Assuming clear, dark skies, the aurora should be visible with the naked eye on the northern horizon from much of Scotland and Northern Ireland and possibly into northern England. Parts of Aberdeenshire may have the best chance of viewing the displays this week, with clearer skies than further west. Further south across the UK it may be possible to capture pictures of the aurora while facing the northern horizon with the use of long exposures on cameras.

Keep an eye on our space weather forecasts here and follow us on Twitter @MetOfficeSpace, if there’s a chance of seeing the aurora in the UK we’ll let you know.

The Met Office works closely with the British Geological Survey in Edinburgh to forecast these geomagnetic events and the BGS website provides to the minute information on the current activity levels as well as ‘Tips on viewing the aurora’. The BGS website includes a display of the aurora forecast model which is run by the NOAA Space Weather Prediction Centre, we are working on implementing this model at the Met Office.

Let’s hope for clear skies and plenty of beautiful displays – if you are one of the lucky ones let the scientists know by tweeting about it on Geosocial aurora.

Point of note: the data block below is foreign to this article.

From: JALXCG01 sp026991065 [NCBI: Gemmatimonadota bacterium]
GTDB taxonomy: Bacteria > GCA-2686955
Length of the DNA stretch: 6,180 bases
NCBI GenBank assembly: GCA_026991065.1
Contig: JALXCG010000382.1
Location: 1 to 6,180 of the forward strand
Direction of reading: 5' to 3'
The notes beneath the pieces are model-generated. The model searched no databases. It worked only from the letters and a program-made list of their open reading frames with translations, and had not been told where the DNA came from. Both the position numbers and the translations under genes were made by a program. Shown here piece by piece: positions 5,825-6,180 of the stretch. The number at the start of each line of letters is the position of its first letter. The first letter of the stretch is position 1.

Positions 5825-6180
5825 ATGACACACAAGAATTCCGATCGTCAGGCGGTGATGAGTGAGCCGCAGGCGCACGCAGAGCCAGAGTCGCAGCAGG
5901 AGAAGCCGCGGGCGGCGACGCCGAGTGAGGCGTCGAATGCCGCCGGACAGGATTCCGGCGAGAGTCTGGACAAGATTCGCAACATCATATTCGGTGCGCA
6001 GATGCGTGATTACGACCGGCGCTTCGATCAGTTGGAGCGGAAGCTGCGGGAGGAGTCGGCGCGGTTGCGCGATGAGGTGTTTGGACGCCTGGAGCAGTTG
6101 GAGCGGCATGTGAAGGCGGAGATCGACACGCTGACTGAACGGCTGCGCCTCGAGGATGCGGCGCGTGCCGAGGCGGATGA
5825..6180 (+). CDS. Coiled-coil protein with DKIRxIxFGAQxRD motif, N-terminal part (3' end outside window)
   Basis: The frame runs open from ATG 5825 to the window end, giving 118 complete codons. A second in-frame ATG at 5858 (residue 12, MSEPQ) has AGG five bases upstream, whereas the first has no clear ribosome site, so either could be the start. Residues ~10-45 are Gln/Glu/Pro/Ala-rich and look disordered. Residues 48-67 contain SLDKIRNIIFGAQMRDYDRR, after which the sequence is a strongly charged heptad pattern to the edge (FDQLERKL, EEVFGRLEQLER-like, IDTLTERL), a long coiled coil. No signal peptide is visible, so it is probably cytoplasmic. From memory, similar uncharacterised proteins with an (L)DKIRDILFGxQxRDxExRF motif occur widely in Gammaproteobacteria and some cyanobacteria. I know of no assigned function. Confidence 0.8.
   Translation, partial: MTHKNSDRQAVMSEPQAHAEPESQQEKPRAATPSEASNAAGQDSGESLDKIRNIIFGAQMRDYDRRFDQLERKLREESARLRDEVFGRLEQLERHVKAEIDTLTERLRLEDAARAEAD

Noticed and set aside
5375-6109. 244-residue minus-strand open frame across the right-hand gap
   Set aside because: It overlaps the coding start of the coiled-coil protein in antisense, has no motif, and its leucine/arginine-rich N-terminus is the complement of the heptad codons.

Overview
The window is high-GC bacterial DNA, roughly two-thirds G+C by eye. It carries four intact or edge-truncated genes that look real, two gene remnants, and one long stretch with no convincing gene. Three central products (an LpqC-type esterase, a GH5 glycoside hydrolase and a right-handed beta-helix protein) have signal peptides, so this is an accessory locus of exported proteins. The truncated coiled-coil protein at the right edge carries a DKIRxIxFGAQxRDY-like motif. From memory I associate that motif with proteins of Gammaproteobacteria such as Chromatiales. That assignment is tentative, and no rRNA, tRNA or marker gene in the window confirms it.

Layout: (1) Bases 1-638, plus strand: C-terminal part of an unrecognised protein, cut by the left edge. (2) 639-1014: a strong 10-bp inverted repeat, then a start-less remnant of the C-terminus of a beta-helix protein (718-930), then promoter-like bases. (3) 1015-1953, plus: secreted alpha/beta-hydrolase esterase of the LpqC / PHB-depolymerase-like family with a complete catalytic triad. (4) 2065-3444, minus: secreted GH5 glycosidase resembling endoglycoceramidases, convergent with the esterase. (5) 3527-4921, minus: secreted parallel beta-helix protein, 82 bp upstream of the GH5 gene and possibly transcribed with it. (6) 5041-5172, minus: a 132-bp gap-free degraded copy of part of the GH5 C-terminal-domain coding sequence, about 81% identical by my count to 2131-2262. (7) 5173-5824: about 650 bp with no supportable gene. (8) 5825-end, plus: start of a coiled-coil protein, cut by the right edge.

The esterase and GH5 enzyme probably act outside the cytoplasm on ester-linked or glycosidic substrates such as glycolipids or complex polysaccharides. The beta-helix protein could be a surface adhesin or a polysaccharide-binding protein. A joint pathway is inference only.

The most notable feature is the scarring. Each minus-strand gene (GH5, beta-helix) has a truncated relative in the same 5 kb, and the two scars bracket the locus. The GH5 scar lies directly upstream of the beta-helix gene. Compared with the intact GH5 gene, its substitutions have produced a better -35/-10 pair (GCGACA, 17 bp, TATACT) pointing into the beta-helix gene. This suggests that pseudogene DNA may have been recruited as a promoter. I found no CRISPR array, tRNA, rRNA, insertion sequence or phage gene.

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4 Responses to Will you see the Aurora borealis this week?

  1. nuwurld says:

    Maybe a little pedantic on my part but this is the truth.

    The solar cycle is around 22years not 11 as is commonly believed. A cycle or full period returns to the same or similar conditions so as the poles reverse at approximately 11year intervals then the full cycle is double the observed time of sunspot activity. However the numbering is associated with the half cycle.

    Also the period of activity is never 11 years. It is less than this if the Sun is winding up, and more than this if the Sun is in declining phase as it is now.

    The peak is also always double belled with a weakening between peaks at solar max. Cycle 23 second peak was late 2002, and this cycle second peak was 2014 as you reported. So we see an extended cycle (half cycle of 12 years not 11) indicating solar reduction.

    Cycle 24 was low in UV throughout but the total solar irradiance (TSI) was higher than cycle 23.

    Currently TSI is falling rapidly and UV levels are reduced. Current indicators suggest this quiescent period will be extended to a 14 or more year interval to the next very weakened period of activity.